Tonto National Monument & the Apache Trail

Apache Trail vistaNew Year’s Day 2012 I spent on a bamboo raft in some of China’s most spectacular scenery, so this year I wanted to do something awesome again. This year I spent the day experiencing something that President Teddy Roosevelt called “the most awe-inspiring and most sublimely beautiful panorama nature has ever created.” No, it isn’t the Grand Canyon. It’s the Apache Trail – a 42-mile road connecting Apache Junction to Roosevelt Lake just a couple of hours west of Phoenix.

Most of it is a dirt road not much wider than one lane that winds through spectacular desert scenery, canyons and plateaus. President Roosevelt said this stretch of road that “combines the grandeur of the Alps, the glory of the Rockies, the magnificence of the Grand Canyon and then adds an indefinable something that none of the others have.”

I wasn’t for sure going to take this path. My main adventure, I thought, was going to be Tonto National Monument, a site with 700-year-old cliff dwellings, but it wasn’t. I went directly to the national monument via normal paved highways, which also took me through beautiful places. So, let me tell you something about that first.

Tonto National Monument

Lower Cliff Dwelling from the trail head

I’ve been to many ancient settlements in the American Southwest. This wasn’t anything more or less spectacular than the others. There are two dwelling ruins at the monument, but only one is accessible without a park ranger. They only lead that tour once a day, and I didn’t make it in time for that – maybe next time.

I did enjoy the lower dwelling that is accessible via a short paved path. Just a heads up though, the path is only half a mile, but it climbs over 300 feet in that distance making it a steep climb. The path takes you by fantastical desert flora including giant saguaro cacti, ocotillo cacti and teddy bear cholla.

Lower Cliff Dwelling at Tonto National MonumentAt the end of the path is an ancient complex built in a natural cave in the side of the cliff. It isn’t very big, but sure is impressive. The dwelling isn’t as spectacular as Mesa Verde or even as impressive looking as Montezuma’s Castle, but it is always amazing to me to see how these ancient people lived and see what has lasted all this time.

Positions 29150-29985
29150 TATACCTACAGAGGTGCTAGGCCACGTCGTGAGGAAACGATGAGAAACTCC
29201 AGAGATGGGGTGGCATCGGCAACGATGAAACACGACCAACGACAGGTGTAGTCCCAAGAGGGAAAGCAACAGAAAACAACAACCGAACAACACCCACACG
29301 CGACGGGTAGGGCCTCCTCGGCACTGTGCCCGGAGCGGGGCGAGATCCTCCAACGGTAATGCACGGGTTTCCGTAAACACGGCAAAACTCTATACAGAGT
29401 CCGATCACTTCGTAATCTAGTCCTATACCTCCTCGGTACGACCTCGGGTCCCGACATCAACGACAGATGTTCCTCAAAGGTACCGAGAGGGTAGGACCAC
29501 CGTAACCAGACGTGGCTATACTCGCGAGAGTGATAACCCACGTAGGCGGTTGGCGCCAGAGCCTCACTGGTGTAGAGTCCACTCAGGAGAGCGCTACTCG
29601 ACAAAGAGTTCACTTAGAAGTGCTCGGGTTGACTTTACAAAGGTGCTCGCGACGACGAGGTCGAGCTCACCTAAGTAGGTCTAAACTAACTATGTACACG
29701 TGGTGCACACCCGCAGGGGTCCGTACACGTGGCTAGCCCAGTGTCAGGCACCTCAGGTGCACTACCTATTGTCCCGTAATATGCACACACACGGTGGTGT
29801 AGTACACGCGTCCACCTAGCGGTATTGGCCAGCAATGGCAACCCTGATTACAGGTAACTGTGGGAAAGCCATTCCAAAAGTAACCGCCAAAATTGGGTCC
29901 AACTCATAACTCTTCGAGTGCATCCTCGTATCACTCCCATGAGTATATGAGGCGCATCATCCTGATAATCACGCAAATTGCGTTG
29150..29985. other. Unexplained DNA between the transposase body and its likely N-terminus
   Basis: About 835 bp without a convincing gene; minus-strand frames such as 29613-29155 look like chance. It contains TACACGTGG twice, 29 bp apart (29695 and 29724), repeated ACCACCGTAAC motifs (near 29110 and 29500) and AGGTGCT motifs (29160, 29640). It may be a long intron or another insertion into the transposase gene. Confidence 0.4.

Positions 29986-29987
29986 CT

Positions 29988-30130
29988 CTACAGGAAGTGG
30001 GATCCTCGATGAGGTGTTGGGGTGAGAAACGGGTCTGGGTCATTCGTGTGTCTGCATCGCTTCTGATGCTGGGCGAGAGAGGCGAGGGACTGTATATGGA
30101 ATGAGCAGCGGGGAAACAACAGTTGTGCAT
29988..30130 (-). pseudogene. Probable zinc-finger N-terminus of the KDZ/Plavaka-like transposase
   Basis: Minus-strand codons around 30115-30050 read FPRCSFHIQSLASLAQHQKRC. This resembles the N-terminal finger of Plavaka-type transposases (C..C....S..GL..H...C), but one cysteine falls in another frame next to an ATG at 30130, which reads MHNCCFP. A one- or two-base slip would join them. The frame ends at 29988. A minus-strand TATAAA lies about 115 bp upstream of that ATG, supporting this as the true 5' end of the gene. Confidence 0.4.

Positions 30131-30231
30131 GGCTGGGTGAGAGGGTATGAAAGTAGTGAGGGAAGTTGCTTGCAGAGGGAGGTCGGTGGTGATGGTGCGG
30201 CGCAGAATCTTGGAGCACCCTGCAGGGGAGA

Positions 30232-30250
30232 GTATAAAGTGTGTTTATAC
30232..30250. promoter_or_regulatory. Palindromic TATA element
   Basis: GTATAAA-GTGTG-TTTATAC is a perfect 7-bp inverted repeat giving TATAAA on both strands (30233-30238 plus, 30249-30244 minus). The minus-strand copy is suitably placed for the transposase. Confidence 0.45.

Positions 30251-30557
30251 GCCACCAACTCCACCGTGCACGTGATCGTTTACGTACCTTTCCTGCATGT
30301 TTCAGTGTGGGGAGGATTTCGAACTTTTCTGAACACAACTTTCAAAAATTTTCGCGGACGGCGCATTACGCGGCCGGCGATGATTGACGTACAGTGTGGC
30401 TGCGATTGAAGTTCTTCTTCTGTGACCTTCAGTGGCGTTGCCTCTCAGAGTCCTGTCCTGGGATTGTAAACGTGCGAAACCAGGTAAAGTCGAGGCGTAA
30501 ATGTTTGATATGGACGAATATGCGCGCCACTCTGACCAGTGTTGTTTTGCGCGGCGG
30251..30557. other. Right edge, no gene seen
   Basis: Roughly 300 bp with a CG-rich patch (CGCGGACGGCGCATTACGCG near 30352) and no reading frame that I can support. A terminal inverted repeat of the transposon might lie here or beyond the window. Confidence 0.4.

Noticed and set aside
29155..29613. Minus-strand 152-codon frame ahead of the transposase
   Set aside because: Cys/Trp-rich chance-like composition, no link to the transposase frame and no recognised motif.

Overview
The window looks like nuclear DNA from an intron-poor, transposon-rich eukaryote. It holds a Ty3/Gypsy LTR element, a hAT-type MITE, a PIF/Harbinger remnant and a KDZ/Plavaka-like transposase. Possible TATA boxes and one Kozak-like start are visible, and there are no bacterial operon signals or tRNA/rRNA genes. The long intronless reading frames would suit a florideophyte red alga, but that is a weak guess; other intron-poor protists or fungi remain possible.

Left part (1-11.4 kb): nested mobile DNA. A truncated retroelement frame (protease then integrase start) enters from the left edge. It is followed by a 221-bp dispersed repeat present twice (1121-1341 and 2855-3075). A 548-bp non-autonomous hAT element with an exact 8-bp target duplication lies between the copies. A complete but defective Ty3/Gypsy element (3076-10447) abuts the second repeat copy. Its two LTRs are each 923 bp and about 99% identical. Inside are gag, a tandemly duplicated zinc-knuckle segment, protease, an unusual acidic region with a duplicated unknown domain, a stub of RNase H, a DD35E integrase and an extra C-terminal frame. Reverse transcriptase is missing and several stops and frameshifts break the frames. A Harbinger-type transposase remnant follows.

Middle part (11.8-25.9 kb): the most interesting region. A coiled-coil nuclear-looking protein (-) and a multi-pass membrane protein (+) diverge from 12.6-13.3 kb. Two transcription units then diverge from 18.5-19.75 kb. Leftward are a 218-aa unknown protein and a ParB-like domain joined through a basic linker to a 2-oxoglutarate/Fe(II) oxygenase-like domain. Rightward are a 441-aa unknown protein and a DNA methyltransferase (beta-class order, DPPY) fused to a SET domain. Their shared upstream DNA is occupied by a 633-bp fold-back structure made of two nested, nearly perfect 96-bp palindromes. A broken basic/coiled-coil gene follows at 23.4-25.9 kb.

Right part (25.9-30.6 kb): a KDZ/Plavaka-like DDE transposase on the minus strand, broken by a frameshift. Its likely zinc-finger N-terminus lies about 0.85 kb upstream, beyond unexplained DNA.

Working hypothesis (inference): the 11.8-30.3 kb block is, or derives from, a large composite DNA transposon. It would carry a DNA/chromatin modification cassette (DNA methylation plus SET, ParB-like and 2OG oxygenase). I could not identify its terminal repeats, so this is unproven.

As opposed to many similar sites, you can walk around a bit in the dwelling. You can walk in the rooms and experience a little more of what it may have been like to live there. Also neat are some of the artifacts they have in the visitor center. In addition to the standard pottery fragments, they also found very well-preserved textiles.

After about an hour of exploration there I headed out and chose to take the Apache Trail back to town. That was the best decision of the day. Here’s a short tour by video of the cliff dwelling.

Apache Trail

Apache Trail Arizona Highway 88

I was a little skeptical when I read the description from President Roosevelt about how spectacular the Apache Trail is. I mean grandeur of the Alps and magnificence of the Grand Canyon all in one place? I still wasn’t convinced for the first little bit. I thought it was beautiful and a nice drive, but not “the most awe-inspiring and most sublimely beautiful panorama nature has ever created.” As I continued I began to warm up to Teddy’s sentiment.

It ended up being pretty outstanding. In fact, if you were to visit me in Arizona, I would probably insist on taking you on this drive. I won’t say it is the most beautiful or awe-inspiring place I’ve ever been, but it does inspire awe and is chalk full of beauty.

My favorite part of the drive was down a little canyon following a creek. There are towering saguaros and brilliant yellow cottonwoods all mixed together while you’re surrounded by desert cliffs and a meandering stream. My pictures don’t even do it justice, but I did put my phone in the window and shot a few videos on the drive. (See a few in my Photobucket album or watch the one from YouTube below – it is of my favorite section and unfortunately doesn’t do it justice)

Canyon walls on the Apache Trail or Arizona Highway 88If you find yourself in the Phoenix area and want something to do, spend a few hours driving Arizona Highway 88 from Apache Junction to Roosevelt Lake or the other way. You don’t need an off-road vehicle. Even with a dirt road it is very compact and not that bad with the exception of some washboard sections. Just don’t let the scenery distract you because there will be cars coming from the other direction too.

If you have more time, you could stop at one of the recreation areas for a picnic or a trail head for a hike. At the eastern end you have Roosevelt Lake and Tonto National Monument not too far. The western end has Apache Junction and Superstition Mountains. You could take a little jaunt down to Globe or up to Payson. I’ll be sure to share my next adventure down this scenic byway since I’m sure I’ll be there again.

Enjoy the beauty of the world around you and go have an adventure!

3 responses to “Tonto National Monument & the Apache Trail

  1. Hi Kevin,
    I’m your mother’s cousin. I enjoyed reading your China adventures and now, your AZ experiences. My husband was born and raised in Phoenix, and although I’ve seen all the spots you have written about, your narratives make me think we need to plan another trip through beautiful Arizona.
    Thanks for making AZ interesting to me again.
    Cindy Suman

  2. Pingback: A New Year’s Adventure to Tumacacori | Adventure Patches·

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